Baltic D&D

Finally back to blogging with the start of new campaign or actually just restarting a campaign with new rules.

The new rule set is Mentzer’s Basic D&D, it used to be test drive of D&D 5th edition which turned out to have too much crunch in the character classes/races for the old school feel I was looking for. We did play couple of adventures and there was some unfinished business in them that will undoubtedly play some role in the campaign after the rule set change.

The campaign is set around Baltic Sea in 1450 with liberally added fantasy elements and disregard for historical timeline. The campaign starts in the Hanseatic city of Danzig. Danzig being a port city gives good access to whole Baltic Sea should the players want to go exploring to Scandinavia or some other exotic locale. On the other hand Danzig is right in middle of interesting political situation with Teutonic Order and Kingdom of Poland fighting for it and the lands around it. This gives opportunities to all sorts of high medieval political shenanigans should the players be interested in them and adventures take them into that direction.

I will be running a mixture of old classic (A)D&D modules, stuff from the internet like One Page Dungeons and what other people have created in current OSR fad and some of my own creations. I have started building a mega dungeon with the help of How to host a dungeon among other things. Of course the world is a living thing and simple things can escalate to mega adventures on their own if not dealt with. So every loose string the players leave behind can possibly come to bite them in the ass at later time. There’s couple of such things already running wild in the Prussian countryside.

My players are mix of new or newer acquaintances and couple of old faces from my table, also looking for couple of more so never know what turns up. One interesting thing to note is that there are two other guys who also runs games, especially old school D&D games so we have lot of game mastering know-how on the table.

We have strong hex crawl element as well in the game. One of my gm-player’s created a hex map of Prussia that I’m using as basis for the campaign and I have already put about half a dozen adventure locations on the map for players to find. People of Danzig and other cities/villages tell rumors to player characters and it is up to players to choose which ones they want to investigate. Once they have a destination they hex crawl to the location and then the game turns to normal dungeon crawl mode.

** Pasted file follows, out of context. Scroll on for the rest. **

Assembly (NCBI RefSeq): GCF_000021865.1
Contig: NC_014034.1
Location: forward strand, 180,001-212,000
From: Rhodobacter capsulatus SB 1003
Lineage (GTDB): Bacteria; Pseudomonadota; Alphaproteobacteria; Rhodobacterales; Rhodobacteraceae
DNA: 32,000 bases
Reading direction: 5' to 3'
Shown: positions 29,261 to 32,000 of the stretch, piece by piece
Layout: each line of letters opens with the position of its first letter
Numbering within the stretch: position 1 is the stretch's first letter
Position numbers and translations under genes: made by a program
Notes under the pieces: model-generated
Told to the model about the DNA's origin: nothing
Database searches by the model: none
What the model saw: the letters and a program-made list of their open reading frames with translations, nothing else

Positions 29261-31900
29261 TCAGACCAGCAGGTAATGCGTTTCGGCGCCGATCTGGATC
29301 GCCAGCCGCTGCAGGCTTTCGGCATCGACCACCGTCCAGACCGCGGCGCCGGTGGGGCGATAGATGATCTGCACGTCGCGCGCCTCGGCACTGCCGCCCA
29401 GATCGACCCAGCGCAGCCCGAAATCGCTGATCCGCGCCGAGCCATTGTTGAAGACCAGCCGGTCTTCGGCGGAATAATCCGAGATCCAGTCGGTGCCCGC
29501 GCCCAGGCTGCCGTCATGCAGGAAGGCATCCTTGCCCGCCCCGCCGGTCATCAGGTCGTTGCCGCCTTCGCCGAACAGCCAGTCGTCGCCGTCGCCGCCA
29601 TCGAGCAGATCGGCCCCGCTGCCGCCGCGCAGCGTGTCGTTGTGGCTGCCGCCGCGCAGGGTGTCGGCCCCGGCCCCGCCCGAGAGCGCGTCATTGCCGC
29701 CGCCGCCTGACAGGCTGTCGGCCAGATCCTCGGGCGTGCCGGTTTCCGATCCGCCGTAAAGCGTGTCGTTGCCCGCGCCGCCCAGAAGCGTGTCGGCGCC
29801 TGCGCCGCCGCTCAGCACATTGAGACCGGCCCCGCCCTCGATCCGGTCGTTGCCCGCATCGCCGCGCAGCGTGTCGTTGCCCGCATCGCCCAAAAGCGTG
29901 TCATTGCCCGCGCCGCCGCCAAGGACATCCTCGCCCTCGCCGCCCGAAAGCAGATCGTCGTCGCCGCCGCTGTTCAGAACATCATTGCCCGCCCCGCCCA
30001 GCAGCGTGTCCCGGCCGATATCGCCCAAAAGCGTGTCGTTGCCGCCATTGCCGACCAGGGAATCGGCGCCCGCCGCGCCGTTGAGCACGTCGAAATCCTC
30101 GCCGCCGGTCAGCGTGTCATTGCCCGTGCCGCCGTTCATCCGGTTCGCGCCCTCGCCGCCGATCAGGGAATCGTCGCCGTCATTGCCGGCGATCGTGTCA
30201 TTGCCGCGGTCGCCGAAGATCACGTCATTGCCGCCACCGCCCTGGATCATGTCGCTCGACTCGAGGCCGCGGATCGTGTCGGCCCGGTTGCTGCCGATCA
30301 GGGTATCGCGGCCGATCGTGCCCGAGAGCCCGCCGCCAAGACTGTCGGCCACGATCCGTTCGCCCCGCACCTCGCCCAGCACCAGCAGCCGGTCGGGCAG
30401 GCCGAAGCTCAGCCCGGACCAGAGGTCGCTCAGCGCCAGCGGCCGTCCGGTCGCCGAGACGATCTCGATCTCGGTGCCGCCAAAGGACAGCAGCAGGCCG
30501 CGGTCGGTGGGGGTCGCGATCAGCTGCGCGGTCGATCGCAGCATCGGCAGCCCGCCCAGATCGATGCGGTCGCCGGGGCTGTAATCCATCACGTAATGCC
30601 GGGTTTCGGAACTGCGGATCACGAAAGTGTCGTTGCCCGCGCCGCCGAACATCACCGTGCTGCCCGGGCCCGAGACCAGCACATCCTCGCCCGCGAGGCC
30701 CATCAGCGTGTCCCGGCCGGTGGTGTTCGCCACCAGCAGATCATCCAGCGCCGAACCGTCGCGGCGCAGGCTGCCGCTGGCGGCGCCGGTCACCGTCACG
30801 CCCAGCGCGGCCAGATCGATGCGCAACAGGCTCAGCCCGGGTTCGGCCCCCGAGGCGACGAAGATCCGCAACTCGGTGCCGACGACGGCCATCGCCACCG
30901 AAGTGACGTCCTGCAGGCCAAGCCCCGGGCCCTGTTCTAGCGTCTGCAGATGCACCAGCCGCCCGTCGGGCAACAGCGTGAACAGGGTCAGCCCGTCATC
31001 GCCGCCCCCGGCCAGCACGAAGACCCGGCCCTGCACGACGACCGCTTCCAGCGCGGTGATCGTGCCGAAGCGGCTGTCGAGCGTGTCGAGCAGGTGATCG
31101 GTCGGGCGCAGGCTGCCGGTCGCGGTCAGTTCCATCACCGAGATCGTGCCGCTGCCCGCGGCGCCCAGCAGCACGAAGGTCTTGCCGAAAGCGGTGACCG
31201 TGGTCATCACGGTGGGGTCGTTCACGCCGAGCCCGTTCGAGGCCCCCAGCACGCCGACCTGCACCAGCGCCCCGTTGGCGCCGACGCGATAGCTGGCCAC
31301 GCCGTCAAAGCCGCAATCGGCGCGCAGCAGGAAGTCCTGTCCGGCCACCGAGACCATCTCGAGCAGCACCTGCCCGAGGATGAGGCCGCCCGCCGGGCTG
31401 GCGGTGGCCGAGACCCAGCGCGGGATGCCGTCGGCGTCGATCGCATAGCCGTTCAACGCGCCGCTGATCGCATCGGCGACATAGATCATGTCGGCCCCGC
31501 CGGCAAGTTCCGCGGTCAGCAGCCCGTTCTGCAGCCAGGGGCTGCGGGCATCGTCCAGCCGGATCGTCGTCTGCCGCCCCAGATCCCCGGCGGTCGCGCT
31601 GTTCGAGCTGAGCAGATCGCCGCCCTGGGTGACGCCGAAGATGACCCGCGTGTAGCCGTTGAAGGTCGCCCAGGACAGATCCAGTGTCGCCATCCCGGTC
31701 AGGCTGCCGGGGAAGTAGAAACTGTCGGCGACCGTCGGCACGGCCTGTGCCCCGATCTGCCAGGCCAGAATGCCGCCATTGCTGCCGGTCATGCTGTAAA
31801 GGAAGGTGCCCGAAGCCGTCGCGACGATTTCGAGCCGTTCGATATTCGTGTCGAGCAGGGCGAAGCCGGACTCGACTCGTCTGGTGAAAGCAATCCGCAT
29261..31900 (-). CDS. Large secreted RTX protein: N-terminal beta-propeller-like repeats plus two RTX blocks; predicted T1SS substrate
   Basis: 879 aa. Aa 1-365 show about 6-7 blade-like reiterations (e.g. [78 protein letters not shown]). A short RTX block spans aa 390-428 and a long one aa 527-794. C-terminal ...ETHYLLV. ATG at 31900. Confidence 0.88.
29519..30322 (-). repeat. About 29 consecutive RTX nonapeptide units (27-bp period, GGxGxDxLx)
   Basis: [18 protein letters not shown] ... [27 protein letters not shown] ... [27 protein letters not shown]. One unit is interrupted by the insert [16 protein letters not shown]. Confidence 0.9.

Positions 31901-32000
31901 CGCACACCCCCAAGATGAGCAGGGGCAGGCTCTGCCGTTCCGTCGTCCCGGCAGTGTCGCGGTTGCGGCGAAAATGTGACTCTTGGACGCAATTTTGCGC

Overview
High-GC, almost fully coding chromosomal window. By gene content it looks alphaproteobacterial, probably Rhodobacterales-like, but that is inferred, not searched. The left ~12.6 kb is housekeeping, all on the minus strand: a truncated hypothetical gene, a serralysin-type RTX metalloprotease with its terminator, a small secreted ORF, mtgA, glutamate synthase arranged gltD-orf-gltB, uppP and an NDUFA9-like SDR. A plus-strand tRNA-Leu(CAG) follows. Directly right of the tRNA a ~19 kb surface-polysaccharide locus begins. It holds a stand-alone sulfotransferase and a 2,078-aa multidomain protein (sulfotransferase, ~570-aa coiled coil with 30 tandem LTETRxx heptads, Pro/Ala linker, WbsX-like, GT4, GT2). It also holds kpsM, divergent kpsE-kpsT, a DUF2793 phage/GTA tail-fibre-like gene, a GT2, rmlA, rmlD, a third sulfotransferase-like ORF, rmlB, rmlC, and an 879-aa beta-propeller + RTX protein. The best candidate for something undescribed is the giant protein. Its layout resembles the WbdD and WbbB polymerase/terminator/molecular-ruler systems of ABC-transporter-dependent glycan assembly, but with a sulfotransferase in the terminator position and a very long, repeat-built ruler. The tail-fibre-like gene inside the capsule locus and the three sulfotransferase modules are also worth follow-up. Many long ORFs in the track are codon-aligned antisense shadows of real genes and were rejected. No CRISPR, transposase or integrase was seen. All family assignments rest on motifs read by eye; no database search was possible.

We as a gaming group are rather flexible with the rules. We take to heart the old school way of “rulings instead of rules” meaning that we take the rulebook as starting point an adapt the content to our game. I for example have converted Basic descendidng AC and table lookup THAC0 to 3.x esque rising AC an attack bonus. I’ll hopefully write about all house rules we come up with when I have time.

We have played one session an session report for that is coming shortly after this post. An that’s all this time.

d12 Magic, Spellcasting

Second part of the magic rules.

How mages cast spells and what skills they use and all miscellaneous weirdness and little things that come from using magic.

Magic Skills

  • Channeling
  • Advanced skill used to cast spells
  • Mages channel energy from Sea of Chaos/Hyper dimensions to power their spells
  • No specializations
  • Energy Manipulation
  • Advanced skill used to control magical energies
  • Used to prevent side effects or control them
  • Specialization
  • Resistance, resist hostile spells
  • Control, preventing and controlling side effects or manipulating ongoing magical effects
  • Store, temporarily store channeled energy to gather enough for big effects Continue reading

Outsourcing world building

Here’s a tip for all lazy GMs, outsource some or most of your world building to your players.

Today I ran the first session of my d12 play test campaign with approximately 1 hour of preparation. I think this will go down a lot as the campaign gets properly underway. To use this approach you need lots of random encounter tables and lists of names and other useful things.

For example today I needed to lay down the basics for the campaign. During the character creation session I sketched really rough map where we had one large city in the middle, river going from eastern mountains through the city to sea at west with one large lake on the way.

Add names for the city, lake, make up couple of additional cities (port, mining town in east) and name them. The world is ready.

Now comes rumor list. Rumor list is basically a list of small adventure hooks, one or two sentences that tell something interesting that is happening in the world. I aimed at 20 rumors but time run out and the player started to show up so I had only 18. I put those on a list to roll on and at the start of the session characters made information gathering rolls. On success they could roll from the rumor list to get adventure hook.

At this point things you just start listening what the players are talking and take real or mental notes about stuff. When they decide to do something based on the rumors you have heard something they thought about the rumor and quite likely gave you more ideas for the game. Based on all this you just go with the flow and see what happens. The players get to drive the play forward and you don’t have to spends hours preparing an adventure the players are not interested in.

Another component of this style of play is to have random encounter/event tables (lots of them). I had Vornheim and Runequest Cities on the table and they both contributed to the session. Another thing was lot of names.

The plan is that after couple of sessions the players have enough adventure hooks and loose ends from the sessions that I don’t have to do any preparations, the players take care of that.